How Fuji Music Was Formed -KWAM 1


By Dipo Awojobi – Fuji music sensation and international star, King Wasiu Ayinde Marshall aka KWAM 1 has revealed that he knew the secret of the formation of Fuji Music.

The celebrated musician, who clocked the age of 60 on Thursday 2nd March, 2017, said at a discussion programme organized by the Nigerian Breweries Plc with its popular brand, Goldberg at the Lagos Airport Hotel on Wednesday 1st March, 2017 that Fuji Music has gone through a lot over the years.
The programme was organized to provide a roundtable discussion on Yoruba Music with focus on Fuji and Juju Music.
KWAM 1 stated that he could see a large followership of Fuji Music with the way the audience discussed the music and that he started singing Ajiwere music at the age of six.
“I have been in music since age six, but I can tell you that I have spent 54 years of my life singing Fuji Music. I spent about 10 years as an apprentice before I started my own band. I started living with the late Fuji Music legend, SikiruAyinde Barrister at the age of eight.
“I lived in a single room with him and I read him like a book. I was the closest to him till he died. I want to say that I am only lucky to be more successful than some of my contemporaries in music. I started my life in Lagos Island and I was born at number 22, Okesuna Street, Lagos,” he said.
The talented artiste however, debunked the claim that the late Sikiru Ayinde formed the name; ‘Fuji’ after Fuji Island in Japan and that older musicians started the genre of music.
He said that Fuji is derived from the word, “Faaji” which he said means fun in Yoruba Language.
“It means kinni faaji e, kinni fuji e. Ajiwere and Ajisari gave birth to Fuji. We used to discuss this, when the late Barrister was alive. We must get all the facts right in anything we do. There were several Fuji musicians such as Sikiru OmoAbiba, Ajadi Ganiu Loluwole, Abinuwaye Bashiru” he said.
KWAM 1 revealed that Fuji Music has gone all over the world and that he has performed  at several centre stages all over the world, adding that he always sings in Yoruba Language wherever he went.
The Chief Speaker at the event, the Dean of Students Affairs at the University of Lagos, Professor Tunde Babawale had traced the history of Juju and Fuji Music earlier in his keynote address.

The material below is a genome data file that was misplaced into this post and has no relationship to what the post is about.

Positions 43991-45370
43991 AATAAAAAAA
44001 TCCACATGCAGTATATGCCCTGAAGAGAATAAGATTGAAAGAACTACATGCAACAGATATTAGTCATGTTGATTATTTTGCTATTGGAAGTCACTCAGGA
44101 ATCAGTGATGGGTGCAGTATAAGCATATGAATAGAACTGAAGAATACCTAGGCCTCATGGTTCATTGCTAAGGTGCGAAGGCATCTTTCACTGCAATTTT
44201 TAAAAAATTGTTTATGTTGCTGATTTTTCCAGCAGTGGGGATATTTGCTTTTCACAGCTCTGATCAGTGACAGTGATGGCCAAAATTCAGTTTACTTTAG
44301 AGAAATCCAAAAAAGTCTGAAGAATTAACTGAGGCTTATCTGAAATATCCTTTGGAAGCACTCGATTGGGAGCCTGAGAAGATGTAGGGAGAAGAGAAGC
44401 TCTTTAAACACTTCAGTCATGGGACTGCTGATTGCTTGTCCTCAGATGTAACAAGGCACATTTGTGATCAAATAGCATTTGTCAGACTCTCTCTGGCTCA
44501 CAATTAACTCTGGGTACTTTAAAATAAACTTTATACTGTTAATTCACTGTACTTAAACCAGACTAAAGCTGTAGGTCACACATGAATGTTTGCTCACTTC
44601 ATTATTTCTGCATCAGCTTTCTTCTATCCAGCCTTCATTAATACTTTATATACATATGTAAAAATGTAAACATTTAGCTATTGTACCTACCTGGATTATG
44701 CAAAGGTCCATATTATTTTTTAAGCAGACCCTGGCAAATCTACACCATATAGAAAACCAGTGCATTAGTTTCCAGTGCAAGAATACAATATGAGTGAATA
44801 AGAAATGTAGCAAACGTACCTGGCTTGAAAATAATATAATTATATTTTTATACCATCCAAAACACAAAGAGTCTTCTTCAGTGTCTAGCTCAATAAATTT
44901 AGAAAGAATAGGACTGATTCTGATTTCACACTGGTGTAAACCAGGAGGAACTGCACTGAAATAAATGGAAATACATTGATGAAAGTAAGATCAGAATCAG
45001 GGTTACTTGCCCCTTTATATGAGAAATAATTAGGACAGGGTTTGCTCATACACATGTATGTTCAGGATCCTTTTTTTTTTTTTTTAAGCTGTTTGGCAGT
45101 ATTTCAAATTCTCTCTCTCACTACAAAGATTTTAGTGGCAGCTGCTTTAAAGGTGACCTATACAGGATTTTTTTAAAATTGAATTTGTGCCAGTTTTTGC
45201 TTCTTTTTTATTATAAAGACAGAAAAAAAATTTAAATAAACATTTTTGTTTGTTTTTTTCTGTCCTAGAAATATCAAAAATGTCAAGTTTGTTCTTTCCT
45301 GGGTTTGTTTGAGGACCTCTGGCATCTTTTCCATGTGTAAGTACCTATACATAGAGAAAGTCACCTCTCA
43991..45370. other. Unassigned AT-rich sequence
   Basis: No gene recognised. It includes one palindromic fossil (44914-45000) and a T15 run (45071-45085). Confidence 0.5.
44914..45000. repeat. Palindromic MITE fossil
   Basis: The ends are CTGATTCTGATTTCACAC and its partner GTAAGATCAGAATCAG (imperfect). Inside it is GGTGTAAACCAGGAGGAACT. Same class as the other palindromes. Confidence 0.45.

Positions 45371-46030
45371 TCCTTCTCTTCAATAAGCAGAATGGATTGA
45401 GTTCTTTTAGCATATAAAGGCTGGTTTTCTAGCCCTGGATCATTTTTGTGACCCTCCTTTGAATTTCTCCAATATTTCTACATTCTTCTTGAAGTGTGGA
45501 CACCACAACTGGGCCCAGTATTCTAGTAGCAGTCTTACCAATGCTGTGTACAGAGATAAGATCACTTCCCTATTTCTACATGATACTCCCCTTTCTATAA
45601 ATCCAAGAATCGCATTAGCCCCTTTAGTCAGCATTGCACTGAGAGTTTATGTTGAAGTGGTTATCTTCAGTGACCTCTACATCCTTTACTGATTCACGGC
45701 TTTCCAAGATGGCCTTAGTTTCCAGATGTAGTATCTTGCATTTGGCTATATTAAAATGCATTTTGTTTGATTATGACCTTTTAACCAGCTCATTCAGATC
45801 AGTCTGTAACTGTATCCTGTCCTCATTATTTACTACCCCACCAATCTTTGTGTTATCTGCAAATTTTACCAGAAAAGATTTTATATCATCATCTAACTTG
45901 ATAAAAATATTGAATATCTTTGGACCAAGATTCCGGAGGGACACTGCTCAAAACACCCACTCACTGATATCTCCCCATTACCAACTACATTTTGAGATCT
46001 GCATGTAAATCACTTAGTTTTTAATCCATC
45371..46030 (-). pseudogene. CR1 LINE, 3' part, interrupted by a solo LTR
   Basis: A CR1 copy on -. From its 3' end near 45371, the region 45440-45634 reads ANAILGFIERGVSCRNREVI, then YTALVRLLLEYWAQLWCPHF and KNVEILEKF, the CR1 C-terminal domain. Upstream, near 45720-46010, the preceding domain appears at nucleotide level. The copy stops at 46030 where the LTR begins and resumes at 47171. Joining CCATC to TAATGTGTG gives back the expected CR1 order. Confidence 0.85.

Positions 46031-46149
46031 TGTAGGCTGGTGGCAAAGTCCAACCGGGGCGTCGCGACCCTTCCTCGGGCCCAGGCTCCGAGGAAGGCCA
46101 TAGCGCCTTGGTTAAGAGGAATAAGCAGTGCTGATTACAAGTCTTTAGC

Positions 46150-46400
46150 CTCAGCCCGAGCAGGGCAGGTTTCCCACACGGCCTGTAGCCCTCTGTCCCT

He praised the efforts of KWAM 1, who he said paved way for the youth with his style of Fuji Music and Sir Shina Peters for his innovative entrants into Juju Music, which he said has also attracted the young ones.
Babawale recalled that KWAM 1 introduced fast tempo into Fuji Music with ‘Talazo 84,” and wondered why he dropped ‘Talazo’ brand of the music.
According to him, no people can do without giving recognition to music, adding that Juju and Fuji Music are peculiar to the Yoruba people.
He emphasized that the two brands of music rely on traditional instruments and that Juju Music is traceable to ‘Saaro,’ which he said was associated with area boys.
The scholar however, said that the area boys of those days were entirely different from what is available now.
“Asiko Music was associated with area boys. Lagos became the home of Asiko Music and Juju Music was introduced by Tunde Nightingale before it extended to others like the late IK Dairo, Chief Ebenezer Obey, King Sunny Ade and others. The songs of Juju musicians resonate with the people. They sing about marriage, funeral, naming and others, and the sustenance of Juju Music is our culture,” he said.
He said further that Fuji Music has a heavy influence of Islam and that it started from Were Music and that the late Dr. SikiruAyinde Barrister turned it to Fuji Music.
The lecturer stressed that Barrister and Chief Kollinghton Ayinla contributed a lot to the development of Fuji Music.
Fuji music, he said, brings about the theme of love, destiny, marriage, religion and others and that the music serves a socio-political purpose.
“These music provide opportunities for families to come together, they promote friendship and ensure harmonious co-habitation of religious people.
“Fuji and Juju Music have made life better for our people despite the economic crisis in the country. The musicians sing to drive away sorrows and the music serve as sources of entertainment. The musicians praise successful people to inspire others and they serve as social commentators as they condemn social malaise and sing about the importance of honesty and role of the youths. They lubricate our culture and remind us of our history,” he stated.
The panel of discussants of Fuji Music including Mr. Ganiu Kayode Balogun, Sikiru Ayinde Agboola, Akeem Adenekan and Tosin Ajirire further traced the history of the music and agreed that it plays an important role in the development of the culture of the people and the country in general.
Juju Music panel of discussant including Mr. Femi Davies and Mr. Yemi Shodimu amongst others also eulogized the promoters of the music and urged the musicians to continue to use it to develop the society.
In his speech, popular Juju artiste, Sir Shina Peters promised to continue to do his best to promote the culture of the people through the music, and added that he decided to introduce a new dimension into the music some years back to make it catch up with the current trends in the country then.
Also at the event were the representative of the Ooni of Ife, Oba Enitan Ogunwusi, music and movie artistes, customers of NB Plc, and several others.


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